HRC lends her own campaign $5M; Obama responds

… by *raising* $5.7 million on the Web in 24 hours.

It came out this morning that Hillary Clinton had lent her own campaign $5 million. Maybe that’s why Clinton futures are down 20 points on the day, currently 43 cents.

Or maybe it was the fact that, in the 24 hours after the polls closed in California, Obama campaign raised $5.7 million. (Naturally, it took David Plouffe about a nanosecond to send out an email to the donor list urging Obama’s friends to “match” HRC’s self-funding effort.)

Skipping right over all the subprime jokes, what does this mean operationally? (I’ll leave the ethical angle for another post.)

It means that the Clinton campaign wasn’t even able to maintain the level of operations it deployed for Hyper Tuesday &#8212 noticeably less than Obama’s &#8212 out of cash on hand. January, as all know, was a rotten fund-raising month for HRC, with only $13m (not counting the self-loan) coming in, compared to Obama’s $32m.

As has been pointed out before, Obama is adding new donors at a fast clip (170,000 in January) and has raised less than 1/3 of his money from people who have “maxed out” the contribution limit of $2300. Clinton, with fewer donors and more of them maxed out, is likely to find it impossible to keep pace.

If yesterday had been the Clinton blow-out it looked as if it would be two weeks ago, the presumptive nominee would have had no problem raising that $5m, and a ton more, from loyal Democrats and people buying access to the next President. But it wasn’t. So now that debt sits there, telling any potential donor not just buying access “We don’t promise to put your money into campaign operations; it might go to pay back the candidate.”

And while there’s more where that came from, it’s not clear how much of Chelsea’s inheritance Billary really wants to put at risk in what may well turn out to be a losing venture. So the loan just reinforces the idea that the financial wheels are coming off the Clinton juggernaut. For once, it may be the “regular” who can’t keep pace in the money race with the “insurgent.” And yet, precisely to the downscale voters who make up HRC’s base, the notion of a candidate who can just “lend” herself $5 million isn’t likely to seem compatible with the notion, floated by Mark Penn this morning, that Barack Obama is now the “establishment” candidate.

Obama’s $5.7 million haul in 24 hours, compared to Clinton’s plea to her supporters to raise $3 million in the next three days, raises the prospect that, contrary to what everyone analyzing the Super Tuesday standoff has been saying, this won’t go all the way to the convention simply because the Clinton campaign may not be able to afford it. It might not even go all the way to Pennsylvania.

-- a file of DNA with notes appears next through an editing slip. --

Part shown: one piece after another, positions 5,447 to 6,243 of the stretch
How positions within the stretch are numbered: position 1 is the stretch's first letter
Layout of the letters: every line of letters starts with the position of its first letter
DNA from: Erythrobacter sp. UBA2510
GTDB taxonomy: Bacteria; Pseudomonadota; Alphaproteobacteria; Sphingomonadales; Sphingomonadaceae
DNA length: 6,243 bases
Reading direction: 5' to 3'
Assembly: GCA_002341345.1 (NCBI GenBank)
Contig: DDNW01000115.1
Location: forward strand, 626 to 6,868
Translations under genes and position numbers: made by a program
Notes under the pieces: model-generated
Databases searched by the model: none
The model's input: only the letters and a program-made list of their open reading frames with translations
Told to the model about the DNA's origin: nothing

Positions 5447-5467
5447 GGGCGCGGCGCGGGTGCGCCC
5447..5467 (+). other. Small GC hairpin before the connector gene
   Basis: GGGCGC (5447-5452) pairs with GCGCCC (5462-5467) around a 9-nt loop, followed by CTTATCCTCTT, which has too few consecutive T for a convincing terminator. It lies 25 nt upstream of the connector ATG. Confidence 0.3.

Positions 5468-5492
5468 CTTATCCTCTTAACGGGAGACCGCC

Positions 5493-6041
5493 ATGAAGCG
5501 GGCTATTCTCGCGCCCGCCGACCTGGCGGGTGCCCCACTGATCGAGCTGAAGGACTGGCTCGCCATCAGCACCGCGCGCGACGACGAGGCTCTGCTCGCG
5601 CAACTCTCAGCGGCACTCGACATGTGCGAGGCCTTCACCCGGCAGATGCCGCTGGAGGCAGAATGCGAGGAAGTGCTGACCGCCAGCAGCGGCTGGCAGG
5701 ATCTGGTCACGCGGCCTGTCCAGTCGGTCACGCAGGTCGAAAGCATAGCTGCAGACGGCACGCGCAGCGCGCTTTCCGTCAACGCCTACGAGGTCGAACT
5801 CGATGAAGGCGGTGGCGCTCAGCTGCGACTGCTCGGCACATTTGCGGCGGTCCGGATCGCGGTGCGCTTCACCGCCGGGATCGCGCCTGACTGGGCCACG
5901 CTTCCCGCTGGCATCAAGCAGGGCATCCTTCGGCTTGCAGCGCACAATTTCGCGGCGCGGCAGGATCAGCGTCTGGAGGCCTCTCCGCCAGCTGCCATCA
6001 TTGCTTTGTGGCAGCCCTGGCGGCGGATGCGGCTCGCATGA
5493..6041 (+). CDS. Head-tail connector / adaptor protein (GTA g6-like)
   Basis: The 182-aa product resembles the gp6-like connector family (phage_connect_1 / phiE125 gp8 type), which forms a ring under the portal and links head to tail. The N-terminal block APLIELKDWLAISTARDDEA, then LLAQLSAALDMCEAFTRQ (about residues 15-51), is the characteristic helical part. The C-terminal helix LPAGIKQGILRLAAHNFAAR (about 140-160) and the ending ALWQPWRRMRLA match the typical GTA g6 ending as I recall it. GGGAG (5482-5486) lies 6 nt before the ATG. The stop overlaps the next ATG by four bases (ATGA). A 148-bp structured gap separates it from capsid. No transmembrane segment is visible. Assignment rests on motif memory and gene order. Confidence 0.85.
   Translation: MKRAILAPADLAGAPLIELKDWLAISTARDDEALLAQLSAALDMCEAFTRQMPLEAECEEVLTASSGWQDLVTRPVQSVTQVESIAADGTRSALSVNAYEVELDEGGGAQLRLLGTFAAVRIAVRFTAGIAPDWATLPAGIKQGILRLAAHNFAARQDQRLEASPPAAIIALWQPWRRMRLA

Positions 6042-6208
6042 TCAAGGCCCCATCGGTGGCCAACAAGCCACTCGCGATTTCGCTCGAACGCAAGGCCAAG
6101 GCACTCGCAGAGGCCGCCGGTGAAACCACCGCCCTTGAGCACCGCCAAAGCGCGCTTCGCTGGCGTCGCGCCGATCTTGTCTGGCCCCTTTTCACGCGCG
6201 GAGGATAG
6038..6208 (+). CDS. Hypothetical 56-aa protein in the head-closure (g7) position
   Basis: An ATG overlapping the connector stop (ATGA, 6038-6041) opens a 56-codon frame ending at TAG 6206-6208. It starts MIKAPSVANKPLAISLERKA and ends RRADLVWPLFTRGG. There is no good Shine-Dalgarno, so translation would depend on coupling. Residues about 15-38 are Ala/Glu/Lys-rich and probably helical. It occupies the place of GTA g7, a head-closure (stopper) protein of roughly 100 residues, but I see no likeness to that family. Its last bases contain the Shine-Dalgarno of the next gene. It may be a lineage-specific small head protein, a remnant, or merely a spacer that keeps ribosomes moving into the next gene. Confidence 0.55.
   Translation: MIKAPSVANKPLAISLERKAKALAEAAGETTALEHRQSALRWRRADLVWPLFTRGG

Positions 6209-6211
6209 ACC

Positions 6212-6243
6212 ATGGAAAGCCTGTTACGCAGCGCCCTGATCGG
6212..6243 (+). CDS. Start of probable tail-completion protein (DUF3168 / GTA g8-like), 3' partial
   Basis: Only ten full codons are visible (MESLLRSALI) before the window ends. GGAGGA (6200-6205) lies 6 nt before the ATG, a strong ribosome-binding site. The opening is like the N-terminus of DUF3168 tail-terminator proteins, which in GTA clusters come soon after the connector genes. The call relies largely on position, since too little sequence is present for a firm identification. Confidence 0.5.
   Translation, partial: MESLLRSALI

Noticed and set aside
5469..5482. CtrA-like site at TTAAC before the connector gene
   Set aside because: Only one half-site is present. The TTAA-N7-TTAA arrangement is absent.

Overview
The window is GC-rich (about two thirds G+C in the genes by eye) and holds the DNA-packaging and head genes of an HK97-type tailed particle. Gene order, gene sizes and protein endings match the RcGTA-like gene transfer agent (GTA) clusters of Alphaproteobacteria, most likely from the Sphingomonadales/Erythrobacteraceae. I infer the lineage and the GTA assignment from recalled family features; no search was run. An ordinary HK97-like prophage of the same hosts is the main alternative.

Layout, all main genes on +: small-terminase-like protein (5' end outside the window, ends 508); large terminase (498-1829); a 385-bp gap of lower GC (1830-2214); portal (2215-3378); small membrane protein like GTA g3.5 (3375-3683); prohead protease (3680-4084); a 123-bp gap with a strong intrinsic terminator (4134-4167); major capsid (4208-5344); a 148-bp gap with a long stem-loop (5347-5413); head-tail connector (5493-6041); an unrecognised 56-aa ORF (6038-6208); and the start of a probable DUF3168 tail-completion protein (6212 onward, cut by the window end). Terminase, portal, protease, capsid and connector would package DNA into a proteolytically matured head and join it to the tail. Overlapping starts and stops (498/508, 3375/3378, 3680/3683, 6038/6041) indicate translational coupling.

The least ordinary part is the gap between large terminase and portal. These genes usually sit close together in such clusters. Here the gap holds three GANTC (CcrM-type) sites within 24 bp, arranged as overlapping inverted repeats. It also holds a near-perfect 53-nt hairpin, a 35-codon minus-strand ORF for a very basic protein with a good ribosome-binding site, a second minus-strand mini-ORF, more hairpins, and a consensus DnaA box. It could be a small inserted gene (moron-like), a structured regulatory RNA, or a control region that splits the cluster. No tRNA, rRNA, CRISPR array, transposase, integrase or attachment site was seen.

Atrios asks the obvious question: Why can Obama, but not Clinton pull in this sort of money over the Web? Partly the answer is that Obama has lots of prosperous supporters, who can afford to give to a candidate who inspires them and who &#8212 since they’re on line a lot and used to making Internet credit-card purchases &#8212 can be mobilized to do so over the Web rather than by “bundlers.” The Clintons have lots of rich friends, not to mention people who would like to get rich with their help, but it’s harder for a candidate with a downscale base to raise money the way Obama does.

But the other part of the answer is the Obama really has succeeded in building a movement, not just a campaign. In some ways the defining fact about the Obama campaign is that its best fundraising day ever (before today?) was the day after Obama lost New Hampshire.

It’s hard to stop an organization whose supporters are energized by defeat as well as victory. HRC does not have such an organization.

Update Since I first posted this a a couple of hours ago, Obama’s haul has hit$6.5 million. For the day. Reportedly HRC also had her best fundraising day ever. She brought in less than half that much.

Author: Mark Kleiman

Professor of Public Policy at the NYU Marron Institute for Urban Management and editor of the Journal of Drug Policy Analysis. Teaches about the methods of policy analysis about drug abuse control and crime control policy, working out the implications of two principles: that swift and certain sanctions don't have to be severe to be effective, and that well-designed threats usually don't have to be carried out. Books: Drugs and Drug Policy: What Everyone Needs to Know (with Jonathan Caulkins and Angela Hawken) When Brute Force Fails: How to Have Less Crime and Less Punishment (Princeton, 2009; named one of the "books of the year" by The Economist Against Excess: Drug Policy for Results (Basic, 1993) Marijuana: Costs of Abuse, Costs of Control (Greenwood, 1989) UCLA Homepage Curriculum Vitae Contact: